SAN JOSE – It took another shootout, and a late third period goal-against prevented the Sharks from winning in regulation, but San Jose managed to improve its home record to 6-1-2 with the 3-2 victory over Colorado at HP Pavilion on Tuesday night.
That’s quite a difference from the club’s 3-5-1 road mark, which included a brutal 1-4-1 swing that ended on Saturday in Dallas with a 3-1 loss to the Stars.
Home teams, of course, have the luxury of getting their preferred matchups, putting players on the ice based on what the opponent runs out. Could that be a key to the Sharks’ home success?
“Probably. I don’t know how much matchups we actually do, but I think that’s a big part of it,” Dan Boyle said. “You can certainly put the players out there that you want in a certain position.”
Todd McLellan sees it differently than his defenseman.
“I wouldn’t say that that has been the difference in our ability to win at home and on the road,” said the coach. “The level of play has been better at home than it has been on the road, and it’s as simple as that.”
The Sharks have played six games that have gone past regulation, five of those at HP Pavilion. Along with the shootout win against Colorado on Tuesday, the Sharks beat Anaheim and Edmonton in the tiebreaker earlier this year. They lost to Nashville and Phoenix. Their sole overtime decision came in Nashville on Feb. 12, when Colin Wilson scored in a 1-0 win for the Predators.
There hasn’t been a distinct difference in the way the home and road games have been played, according to McLellan.
“Very tight, very low scoring games. We’ve been able to find that extra point more often here than on the road, and obviously we need to change that when we get on the road next week again.”
The Sharks continue a three-game homestand with Detroit on Thursday and Nashville on Saturday, before visiting Vancouver and Calgary in back-to-back games next Tuesday and Wednesday.
Ryane Clowe is eligible to return against the Red Wings, now that his two-game suspension for leaving the bench against Chicago last Friday is ended. On Wednesday at HP Pavilion, Clowe was skating on the wing with Michal Handzus and Andrew Desjardins on what could probably be considered the fourth line.
Clowe has six assists but no goals in 16 games. McLellan was asked if the big winger would have to work himself back into a top six role.
“I don’t think Ryane Clowe should lose his top six role because of a suspension, when he got involved to defend a teammate. You shouldn’t lose your spot in the lineup that way,” McLellan said.
“With that being said, we liked how the lines have played up front, creating more scoring opportunities. We have to do what’s right for the team. When Clowie comes back, we’ve really stressed his foot speed and keeping his feet moving and using his overall size to drive the net than play around the boards.”
The Sharks’ top two lines featured Joe Thornton skating with Logan Couture and Tim Kennedy, while Scott Gomez centered Patrick Marleau and Joe Pavelski. Kennedy skated in the spot that was occupied by Marty Havlat against Colorado, but Havlat sat out with a “maintenance day.” He’s expected to play against Detroit.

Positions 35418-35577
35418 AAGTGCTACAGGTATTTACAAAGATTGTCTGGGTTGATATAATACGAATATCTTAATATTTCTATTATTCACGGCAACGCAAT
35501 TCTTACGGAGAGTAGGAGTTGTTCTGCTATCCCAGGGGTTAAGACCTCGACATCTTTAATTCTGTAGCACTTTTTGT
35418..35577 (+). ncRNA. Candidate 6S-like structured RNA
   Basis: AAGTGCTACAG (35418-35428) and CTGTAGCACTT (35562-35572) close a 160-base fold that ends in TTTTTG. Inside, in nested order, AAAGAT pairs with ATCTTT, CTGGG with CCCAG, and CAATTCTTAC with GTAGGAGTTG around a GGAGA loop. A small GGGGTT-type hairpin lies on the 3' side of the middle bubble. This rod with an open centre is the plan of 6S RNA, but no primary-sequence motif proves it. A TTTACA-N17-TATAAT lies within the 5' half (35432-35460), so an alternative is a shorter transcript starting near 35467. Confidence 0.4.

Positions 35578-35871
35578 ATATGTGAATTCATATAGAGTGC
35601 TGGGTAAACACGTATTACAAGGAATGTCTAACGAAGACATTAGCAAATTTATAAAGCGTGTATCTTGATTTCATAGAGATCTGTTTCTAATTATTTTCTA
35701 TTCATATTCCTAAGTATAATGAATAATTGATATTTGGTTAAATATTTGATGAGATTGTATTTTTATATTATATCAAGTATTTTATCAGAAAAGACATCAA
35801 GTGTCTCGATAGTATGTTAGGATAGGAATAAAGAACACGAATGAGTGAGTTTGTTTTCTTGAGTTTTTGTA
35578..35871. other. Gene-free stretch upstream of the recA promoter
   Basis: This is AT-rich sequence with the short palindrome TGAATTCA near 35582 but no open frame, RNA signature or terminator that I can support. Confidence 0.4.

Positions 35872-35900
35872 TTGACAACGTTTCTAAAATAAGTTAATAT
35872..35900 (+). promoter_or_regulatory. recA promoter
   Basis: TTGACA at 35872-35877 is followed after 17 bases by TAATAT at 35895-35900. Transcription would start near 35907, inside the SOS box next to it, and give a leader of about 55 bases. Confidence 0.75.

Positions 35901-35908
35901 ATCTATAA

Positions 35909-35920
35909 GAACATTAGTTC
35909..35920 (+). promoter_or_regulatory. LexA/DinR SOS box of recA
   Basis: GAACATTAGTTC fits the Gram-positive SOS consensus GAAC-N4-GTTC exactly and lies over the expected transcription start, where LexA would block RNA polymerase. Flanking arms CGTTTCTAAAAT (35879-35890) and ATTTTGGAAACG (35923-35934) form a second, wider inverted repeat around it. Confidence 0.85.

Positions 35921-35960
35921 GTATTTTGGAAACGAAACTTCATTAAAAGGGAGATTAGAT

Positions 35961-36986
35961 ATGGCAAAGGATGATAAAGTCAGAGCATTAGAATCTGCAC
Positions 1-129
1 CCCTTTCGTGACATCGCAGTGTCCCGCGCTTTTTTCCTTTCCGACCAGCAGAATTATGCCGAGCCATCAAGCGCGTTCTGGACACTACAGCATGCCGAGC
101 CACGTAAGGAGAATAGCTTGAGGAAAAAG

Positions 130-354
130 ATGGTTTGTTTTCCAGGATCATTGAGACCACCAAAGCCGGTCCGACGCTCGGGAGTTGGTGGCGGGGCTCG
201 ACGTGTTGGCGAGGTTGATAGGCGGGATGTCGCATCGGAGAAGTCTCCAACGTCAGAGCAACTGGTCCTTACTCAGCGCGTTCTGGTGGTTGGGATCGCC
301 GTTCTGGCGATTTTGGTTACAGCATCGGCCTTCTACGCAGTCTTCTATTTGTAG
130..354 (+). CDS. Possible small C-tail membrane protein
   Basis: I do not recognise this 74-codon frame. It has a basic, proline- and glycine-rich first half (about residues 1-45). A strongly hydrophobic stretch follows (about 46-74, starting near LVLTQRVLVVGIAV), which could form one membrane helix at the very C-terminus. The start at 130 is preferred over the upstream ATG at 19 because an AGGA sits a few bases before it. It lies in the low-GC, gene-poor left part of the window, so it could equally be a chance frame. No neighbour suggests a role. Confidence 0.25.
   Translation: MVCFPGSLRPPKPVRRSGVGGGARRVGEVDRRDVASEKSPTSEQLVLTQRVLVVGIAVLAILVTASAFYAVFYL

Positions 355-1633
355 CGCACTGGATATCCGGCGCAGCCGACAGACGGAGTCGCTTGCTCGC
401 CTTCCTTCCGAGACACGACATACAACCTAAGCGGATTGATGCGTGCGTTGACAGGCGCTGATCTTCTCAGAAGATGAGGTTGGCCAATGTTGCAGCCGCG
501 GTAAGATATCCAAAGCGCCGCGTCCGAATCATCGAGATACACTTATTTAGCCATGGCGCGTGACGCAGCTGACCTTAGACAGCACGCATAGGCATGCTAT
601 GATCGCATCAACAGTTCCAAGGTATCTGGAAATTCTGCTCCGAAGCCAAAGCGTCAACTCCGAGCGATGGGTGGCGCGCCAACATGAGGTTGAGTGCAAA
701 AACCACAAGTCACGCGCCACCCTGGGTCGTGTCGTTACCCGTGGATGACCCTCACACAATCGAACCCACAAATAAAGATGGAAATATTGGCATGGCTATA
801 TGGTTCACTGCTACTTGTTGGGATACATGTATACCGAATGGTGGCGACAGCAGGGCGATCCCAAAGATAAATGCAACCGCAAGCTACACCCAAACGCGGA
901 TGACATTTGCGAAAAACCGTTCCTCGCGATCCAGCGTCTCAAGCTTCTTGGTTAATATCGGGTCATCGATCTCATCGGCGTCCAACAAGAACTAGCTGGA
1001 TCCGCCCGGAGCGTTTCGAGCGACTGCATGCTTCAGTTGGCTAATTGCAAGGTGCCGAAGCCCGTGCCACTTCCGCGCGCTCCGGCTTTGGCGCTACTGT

Left untouched was the trio of TJ Galiardi, Adam Burish and James Sheppard, which generated an important goal from Galiardi and several more scoring chances against the Avalanche.
McLellan sited their hard work, strong cycling, responsible defensive play and an ability to win races to the puck and as his reasons for keeping them together for practice, and presumably the game on Thursday.
“The reward was the goal, but I’d like to see them keep that type of play in their game, and more will come,” McLellan said.
Tommy Wingels, who missed Tuesday’s game, will also miss the Red Wings game. McLellan wasn’t specific when asked about Wingels’ injury, but made it clear that it had to do with his going hard into the boards, face first, in the game against Dallas.
“That’s like getting into a car accident, head on. He’s sore. Call it whatever you want,” McLellan said.
Matt Irwin didn’t suit up against Colorado, probably because he had just played three games with three nights in Worcester over the weekend and hopped on a cross-country flight on Monday. He could play tomorrow for the first time since Feb. 5, just before he was reassigned to the AHL.
In nine games for the Sharks – the first of his NHL career – Irwin had a goal and an assist for two points and two penalty minutes. He averaged nearly 19 minutes a game while players like Jason Demers and Brent Burns recovered from injury.
Despite his success, he wasn’t bitter when got reassigned, he said on Tuesday morning.
“You understand that coming in,” said the 25-year-old. “I got that opportunity because guys were hurt, so I knew guys were getting healthy, and that’s exciting. [The team gets] them back in the lineup and I was the guy that was pushed down. That’s the way it goes and the name of the game, and I’m happy to be back right now.”
“It’s going to be good to know that I had some success when I was up here, and was able to contribute with the team. You know the guys now, so you walk back in, say your hellos, and get back to work.”
Irwin was paired mainly with Boyle during his first stint here.
“If that’s where they want to put me, that’s great. I thought we played well together, and wherever they put me in, I’ll be excited to go,” he said.